By: Sruli Fruchter  | 

27 COVID-19 Cases Reported on Campus as Quarantine Spaces Reach Maximum Capacity

Less than two weeks since the spring semester began on Jan. 17, New York State’s COVID-19 Tracker reported 27 positive COVID-19 cases at YU’s undergraduate campuses with 54 students quarantined and 20 isolated as of Jan. 29. YU’s campus quarantine capacity has 32 available rooms, all of which are in use. These numbers follow the general rise in cases, hospitalizations and deaths across New York City since October.

On Jan. 26, Vice President for Student Affairs Dr. Chaim Nissel emailed the student body that “Since returning to campus this Spring semester, we have identified multiple positive COVID-19 cases on the Wilf and Beren campuses,” adding that YU’s COVID-19 Monitoring Program identified “most of these cases.” YU subsequently informed students and staff who needed to quarantine or isolate, the email said. If the lesser of 100 or 5% of a university’s total on-campus population — including students, faculty and staff — tests positive for COVID-19 during a 14-day period, all in-person learning must move online and campus activity must be limited for 14 days, according to NYS guidelines. As of publication, YU did not respond to The Commentator’s request for a current figure of its on-campus population.

“As we have recently told students and parents, over the past few weeks, the number of COVID-19 cases continue to rise, both in the tri-state area and across the nation,” Nissel told The Commentator. “In addition to sending out reminders to ensure that students are participating in the COVID Monitoring program, we have put into place additional systems to identify those who have not participated as well as consequences for those not abiding by the rules.”

Nissel’s Jan. 26 email also included information about the addition of a once-a-week Abbot Binax test — which will allow for “quicker results” and better contact tracing — to the existing COVID-19 testing protocol for “all undergraduate students who live or come to campus, including RIETS (Rabbi Isaac Elchanan Theological Seminary) students.” Its implementation began on Thursday, Jan. 28.

YU’s protocol requires those students to submit one negative Nasal PCR test before returning to campus after a break, fill out a daily health-screening questionnaire before entering YU buildings and test for COVID-19 twice a week on Monday and Thursday. The Abbot test will be complemented with a PCR test every week. 

“While we understand that roommates may be in close proximity to each other, everyone should try to remain 6 feet apart, at all times to prevent potential spread and reduce the likelihood of needing to quarantine,” Nissel said.

From the testing, only students who were in “close contact” —   within six feet for 15 minutes during the 48-hour period prior to testing or symptoms — of someone who tested positive will be notified to quarantine, according to Nissel’s email.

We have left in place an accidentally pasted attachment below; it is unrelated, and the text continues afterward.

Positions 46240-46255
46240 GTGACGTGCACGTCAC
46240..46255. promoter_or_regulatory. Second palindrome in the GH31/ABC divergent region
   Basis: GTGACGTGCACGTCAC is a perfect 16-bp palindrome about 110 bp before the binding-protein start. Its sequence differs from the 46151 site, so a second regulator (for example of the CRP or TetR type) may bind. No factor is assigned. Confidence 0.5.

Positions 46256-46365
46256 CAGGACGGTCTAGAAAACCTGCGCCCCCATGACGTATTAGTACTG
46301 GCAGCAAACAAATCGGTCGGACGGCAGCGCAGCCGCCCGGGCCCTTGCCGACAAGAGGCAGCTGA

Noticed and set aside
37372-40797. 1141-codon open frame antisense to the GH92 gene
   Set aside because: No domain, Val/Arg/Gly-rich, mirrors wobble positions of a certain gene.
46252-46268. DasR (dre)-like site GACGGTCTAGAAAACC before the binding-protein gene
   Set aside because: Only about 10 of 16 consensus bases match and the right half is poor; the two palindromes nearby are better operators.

Spring 2021 campus life has changed in several ways compared to Fall 2020. Near the end of the fall semester, indoor dining was banned at YU cafeterias in line with NYS Gov. Andrew Cuomo’s order prohibiting indoor dining at restaurants across NYC. 

Spring 2021 has 32% of undergraduate classes functioning with an in-person component — either being entirely or partially on campus — while 68% remain online, which marks an increase of in-person classes since Fall 2020. Beren and Wilf libraries, as well as each campus’s batei midrash, hold consistent COVID-19 policies for both semesters.

Some students felt confident about YU’s protective measures. “I think YU has been doing a pretty good job at testing students on campus and continuing to search for better testing options,” said Elizabeth Kershteyn (SCW ‘22), a student living on campus for Spring 2021. “Of course, there will always be issues and problems but overall I think campus is a relatively safe place to be. Ultimately, the safety of the student body rests in the hands of students themselves.” 

Other students were concerned about the spike in cases. “I think YU needs to make sure that everyone on campus takes their COVID-19 tests,” said Alexander Wildes (SSSB ‘21), who is living in an off-campus apartment. “The fact that so many people have positive cases is frightening, but the number of students quarantining because of this is even scarier. The earlier we can catch the cases, the better.”

According to the NYS Department of Health COVID-19 Tracker, 13,398 people tested positive for COVID-19 in New York on Jan. 27. In the past week, since Jan. 21, an average of 12,735 people out of 230,838 daily tests have tested positive every day. Since Jan. 24, 1,304,050 people have received their first dose of the coronavirus vaccine, while 564,600 have received a second dose. 

“With new, more infectious strains of COVID-19 emerging, now more than ever, continued vigilance and caution is imperative,” Nissel said. “While we await vaccinations and herd immunity, it is important to continue following our health and safety protocols despite the COVID-19 fatigue that we may feel almost one year out.  We need everyone's help to keep our campuses safe.”

Jared Scharf contributed to this story.

Photo Caption: Students on campus sign up to get tested twice a week on Mondays and Thursdays.
Photo Credit: The Commentator